It should be noted that section 12(a) does not directly outlaw the employment of oppressive child labor. Instead, it prohibits the shipment or delivery for shipment in interstate or foreign commerce of goods produced in an establishment where oppressive child labor has been employed within 30 days before removal of the goods. Section 12(c), on the other hand, is a direct prohibition against the employment of oppressive child labor in commerce, or in the production of goods for commerce. Moreover, the two subsections provide different methods for determining the employees who are covered thereby. Thus, subsection (a) may be said to apply to young workers on an “establishment” basis. If the standards for child labor are not observed in the employment of minors in or about an establishment where goods are produced and from which such goods are removed within the statutory 30-day period, it becomes unlawful for any producer, manufacturer, or dealer (other than an innocent purchaser who is in compliance with the requirements for a good faith defense as provided in the subsection) to ship or deliver those goods for shipment in commerce. It is not necessary for the minor himself to have been employed by the producer of such goods or in their production in order for the ban to apply. On the other hand, whether the employment of a particular minor below the applicable age standard will subject his employer to the prohibition of subsection (c) is dependent upon the minor himself being employed in commerce or in the production of goods for commerce, or in an enterprise engaged in commerce or in production of goods for commerce within the meaning of the Act. If such a minor is so employed by his employer and is not specifically exempt from the child labor provisions then his employment under such circumstances constitutes a violation of section 12(c) regardless of where he may be employed or what his employer may do. Moreover, a violation of section 12(c) occurs under the foregoing circumstances without regard to whether there is a “removal” of goods or a shipment or delivery for shipment in commerce.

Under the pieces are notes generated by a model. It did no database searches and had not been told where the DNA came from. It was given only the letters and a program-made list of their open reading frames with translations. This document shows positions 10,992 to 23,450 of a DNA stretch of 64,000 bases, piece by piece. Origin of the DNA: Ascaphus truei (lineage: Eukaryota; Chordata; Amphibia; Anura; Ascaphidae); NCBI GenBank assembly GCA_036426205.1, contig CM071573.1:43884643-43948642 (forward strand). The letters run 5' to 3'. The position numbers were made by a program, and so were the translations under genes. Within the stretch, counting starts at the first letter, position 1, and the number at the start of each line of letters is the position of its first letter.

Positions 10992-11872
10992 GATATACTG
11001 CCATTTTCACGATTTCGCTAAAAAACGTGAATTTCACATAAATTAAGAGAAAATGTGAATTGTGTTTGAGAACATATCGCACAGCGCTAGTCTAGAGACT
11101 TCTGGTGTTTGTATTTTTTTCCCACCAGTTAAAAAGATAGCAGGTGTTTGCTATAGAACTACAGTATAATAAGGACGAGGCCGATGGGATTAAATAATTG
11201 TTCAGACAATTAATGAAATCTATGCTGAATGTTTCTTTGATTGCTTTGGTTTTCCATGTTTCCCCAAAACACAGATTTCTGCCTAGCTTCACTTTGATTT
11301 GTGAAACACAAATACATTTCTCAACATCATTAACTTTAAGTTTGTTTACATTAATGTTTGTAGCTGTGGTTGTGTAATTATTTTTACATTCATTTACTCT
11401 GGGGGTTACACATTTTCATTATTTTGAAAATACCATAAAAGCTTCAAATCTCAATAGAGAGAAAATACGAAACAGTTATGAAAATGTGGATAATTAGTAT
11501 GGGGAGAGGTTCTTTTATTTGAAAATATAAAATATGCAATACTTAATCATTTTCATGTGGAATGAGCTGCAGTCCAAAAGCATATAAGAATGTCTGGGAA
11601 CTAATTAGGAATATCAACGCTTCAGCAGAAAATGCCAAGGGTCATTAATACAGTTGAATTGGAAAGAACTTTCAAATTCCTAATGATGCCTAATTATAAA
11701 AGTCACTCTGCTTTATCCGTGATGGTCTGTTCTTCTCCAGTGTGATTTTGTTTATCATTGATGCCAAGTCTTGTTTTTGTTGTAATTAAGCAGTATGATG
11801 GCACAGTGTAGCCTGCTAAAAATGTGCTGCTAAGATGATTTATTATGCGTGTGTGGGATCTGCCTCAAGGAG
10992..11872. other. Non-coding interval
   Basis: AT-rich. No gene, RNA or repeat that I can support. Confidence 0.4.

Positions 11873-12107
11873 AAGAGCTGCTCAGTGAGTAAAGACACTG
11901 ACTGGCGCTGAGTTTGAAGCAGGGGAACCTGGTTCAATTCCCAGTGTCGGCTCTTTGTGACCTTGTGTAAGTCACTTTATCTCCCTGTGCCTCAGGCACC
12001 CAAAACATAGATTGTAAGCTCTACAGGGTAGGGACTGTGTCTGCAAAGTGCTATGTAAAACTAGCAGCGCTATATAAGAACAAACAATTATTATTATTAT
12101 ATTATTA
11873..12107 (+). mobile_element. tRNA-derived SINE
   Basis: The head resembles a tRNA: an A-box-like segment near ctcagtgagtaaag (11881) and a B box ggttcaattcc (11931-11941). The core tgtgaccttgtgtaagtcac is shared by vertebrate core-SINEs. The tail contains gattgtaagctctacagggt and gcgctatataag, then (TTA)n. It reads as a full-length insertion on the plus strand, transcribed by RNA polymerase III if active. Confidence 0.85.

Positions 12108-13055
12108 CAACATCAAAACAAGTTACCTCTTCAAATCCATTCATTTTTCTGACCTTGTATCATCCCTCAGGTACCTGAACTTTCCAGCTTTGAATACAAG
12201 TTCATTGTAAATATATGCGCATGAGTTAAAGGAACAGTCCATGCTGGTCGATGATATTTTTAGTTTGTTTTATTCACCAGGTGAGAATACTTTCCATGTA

[36 FR 25157, Dec. 29, 1971]

§570.115   Joint applicability.

The child labor coverage provisions contained in sections 12(a) and 12(c) of the Act may be jointly applicable in certain situations. For example, a manufacturer of women's dresses who ships them in interstate commerce, employs a minor under 16 years of age who gathers and bundles scraps of material in the cutting room of the plant. Since the employment of the minor under such circumstances constitutes oppressive child labor and involves the production of goods for commerce, the direct prohibition of section 12(c) is applicable to the case. In addition, section 12(a) also applies to the manufacturer if the dresses are removed from the establishment during the course of the minor's employment or within 30 days thereafter. To illustrate further, suppose that a transportation company employs a 17-year-old boy as helper on a truck used for hauling materials between railroads and the plants of its customers who are engaged in producing goods for shipment in commerce. The employment of the minor as helper on a truck is oppressive child labor because such occupation has been declared particularly hazardous by the Secretary for children between 16 and 18 years of age. Since his occupation involves the transportation of goods which are moving in interstate commerce, his employment in such occupation by the transportation company is, therefore, directly prohibited by the terms of section 12(c). If the minor's duties in this case should, for example, include loading and unloading the truck at the establishments of the customers of his employer, then the provisions of section 12(a) might be applicable with respect to such customers. This would be true where any goods which they produce and ship in commerce are removed from the producing establishment within 30 days after the minor's employment there.

§570.116   Separate applicability.